In my debate with Jeremy Hammond on the legitimacy of the State of Israel from a libertarian perspective, the center of Hammond’s argument is that a 2,000 year old claim to previously homesteaded land is invalid because there is a statute of limitations in libertarianism….
So what is the statute of limitations in libertarianism? It is when a claim is entirely foregone. When a claim is foregone, that claim cannot be picked up by subsequent generations. Once someone gives up a claim, that claim is gone and can no longer be inherited.
He goes on to say that Jews have never given up on their claim to Palestine, therefore Palestine belongs to the Jews and any non-Jew on land once occupied by Jews “must leave”. This is an accordance with the defense of the ethnic cleansing of Palestine that Farber and his co-authors make in their paper “The Legal Status of the State of Israel: A Libertarian Approach”, published in the Indonesian Journal of International Law.
The first point I’d like to make here is that this point about the statute of limitations wasn’t my own. Rather, I was quoting none other than Rafi Farber, et al, in their paper, as follows:
But are there no statutes of limitation? Surely, two millenia and counting would more than qualify for any statute of limitations. There is such a thing, for the libertarian, as a ‘natural’ statute of limitations: the further back ones [sic] goes into the past, the more difficult it is to encounter any relevant evidence. Since the burden of proof always rests with he who wishes to overturn extant property rights, mere passage of time can serve as a natural limitation.
And I expressed my agreement with this. Next, I quoted Farber, et al, acknowledging:
First of all, possession is nine tenths of the law. He who now possesses the land is presumed to be the rightful owner of it. It is up to the one who wants the territory, but does not now occupy it, to make the case for transfer.
Well, in 1948, the Jewish community owned only about 7% of the land in Palestine, whereas Arabs owned more land than Jews in every single district. The UN Special Committee on Palestine (UNSCOP), the body that came up with the infamous UN “partition plan”, noted that “The Arab population, despite the strenuous efforts of Jews to acquire land in Palestine, at present remains in possession of approximately 85 percent of the land.”
So, by Farber’s own argument, the Arabs being in possession of most of the land, we must presume them to have been the rightful owners of it. The burden of proof was on the Zionists to make the case for transfer of these lands from their Arab inhabitants to the Jews.
Was such a case made? No, of course not. Israel was established not by legitimate land purchase, reclamation, and homesteading, but by force of arms and the ethnic cleansing of most of the Arab population from their homes.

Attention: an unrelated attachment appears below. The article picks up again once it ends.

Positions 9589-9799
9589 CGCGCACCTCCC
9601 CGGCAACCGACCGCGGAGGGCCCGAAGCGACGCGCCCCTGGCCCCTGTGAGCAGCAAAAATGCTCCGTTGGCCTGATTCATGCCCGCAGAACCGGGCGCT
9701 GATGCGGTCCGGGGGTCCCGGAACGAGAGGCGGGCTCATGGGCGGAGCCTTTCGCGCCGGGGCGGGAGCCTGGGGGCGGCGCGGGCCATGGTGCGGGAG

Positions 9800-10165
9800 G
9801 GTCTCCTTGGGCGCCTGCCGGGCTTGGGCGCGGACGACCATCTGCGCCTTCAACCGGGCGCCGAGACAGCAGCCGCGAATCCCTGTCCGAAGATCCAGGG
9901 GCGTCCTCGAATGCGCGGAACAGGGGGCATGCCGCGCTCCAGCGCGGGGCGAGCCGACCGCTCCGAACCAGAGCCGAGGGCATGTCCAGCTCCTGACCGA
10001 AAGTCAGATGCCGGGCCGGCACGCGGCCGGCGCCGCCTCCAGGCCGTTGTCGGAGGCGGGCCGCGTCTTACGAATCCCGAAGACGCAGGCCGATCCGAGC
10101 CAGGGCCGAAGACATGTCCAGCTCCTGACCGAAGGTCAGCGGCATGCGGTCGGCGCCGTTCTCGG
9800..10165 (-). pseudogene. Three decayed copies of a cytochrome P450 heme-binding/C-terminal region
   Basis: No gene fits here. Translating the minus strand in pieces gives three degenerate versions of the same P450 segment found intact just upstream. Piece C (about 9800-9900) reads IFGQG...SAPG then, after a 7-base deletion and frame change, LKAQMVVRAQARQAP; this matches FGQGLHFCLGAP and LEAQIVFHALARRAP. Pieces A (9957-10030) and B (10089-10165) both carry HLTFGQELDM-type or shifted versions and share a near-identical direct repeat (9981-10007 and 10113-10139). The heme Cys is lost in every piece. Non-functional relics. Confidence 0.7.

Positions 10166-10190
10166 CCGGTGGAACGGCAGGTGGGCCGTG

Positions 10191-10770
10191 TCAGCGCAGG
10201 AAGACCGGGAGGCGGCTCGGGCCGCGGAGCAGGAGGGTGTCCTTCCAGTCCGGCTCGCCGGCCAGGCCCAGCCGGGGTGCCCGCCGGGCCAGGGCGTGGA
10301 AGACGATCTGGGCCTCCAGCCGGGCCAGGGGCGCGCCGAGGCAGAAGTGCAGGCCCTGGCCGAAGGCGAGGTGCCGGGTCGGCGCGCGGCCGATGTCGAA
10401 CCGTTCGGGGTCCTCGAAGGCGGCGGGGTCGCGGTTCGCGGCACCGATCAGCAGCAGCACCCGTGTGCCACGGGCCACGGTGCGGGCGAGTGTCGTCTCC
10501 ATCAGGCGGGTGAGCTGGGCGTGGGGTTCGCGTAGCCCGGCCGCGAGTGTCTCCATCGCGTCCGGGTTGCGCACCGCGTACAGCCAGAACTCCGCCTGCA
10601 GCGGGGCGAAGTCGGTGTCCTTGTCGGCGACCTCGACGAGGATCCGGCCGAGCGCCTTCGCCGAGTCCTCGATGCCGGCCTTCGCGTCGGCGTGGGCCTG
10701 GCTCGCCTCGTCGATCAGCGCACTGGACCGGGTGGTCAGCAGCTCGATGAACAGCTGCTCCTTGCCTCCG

During our debate, I provided a relevant quote from former Israeli Defense Minister Moshe Dayan:
We came to this country which was already populated by Arabs, and we are establishing a Hebrew, that is a Jewish state here. In considerable areas of the country we bought the lands from the Arabs. Jewish villages were built in the place of Arab villages. You do not even know the names of these Arab villages, and I do not blame you, because these geography books no longer exist; not only do the books not exist, the Arab villages are not there either. Nahalal arose in the place of Mahalul, Gevat—in the place of Jibta, Sarid—in the place of Haneifs, and Kefar Yehoshua—in the place of Tell Shaman. There is not one place built in this country that did not have a former Arab population.
After quoting from Farber’s own paper on the point about how the passage of time serves as a natural statute of limitations and how possession is nine-tenths of the law, I followed up by quoting a third excerpt from their paper:
We readily admit that there is no single Jew who can trace his ownership rights over any specific piece of land from 2000 years ago. And this, indeed, would be the criterion for transfer of land titles if we were discussing individual rights. But we are not now doing so. Instead, we are discussing tribes, not individuals…. We do so in order to perform a reductio ad absurdum: if we take the non-libertarian principles circulating in those environs and logically deduce from them, we can demonstrate that according to them Jews are the rightful owners of the terrain under dispute, and that all and any payments made by them in land purchases were supererogatory.”
Hence, we can plainly see that by Farber’s own admission, as a co-author of the above quoted paper, the argument that in 1948, Jews were the rightful owners of Palestine is one, a departure from Libertarian principles and, two, absurd.
I rest my case. The argument of Farber’s, et al, that Israel’s establishment was legitimate on the basis of a claim to land rights dating back 2,000 years can hardly be taken seriously and fails even on their own terms.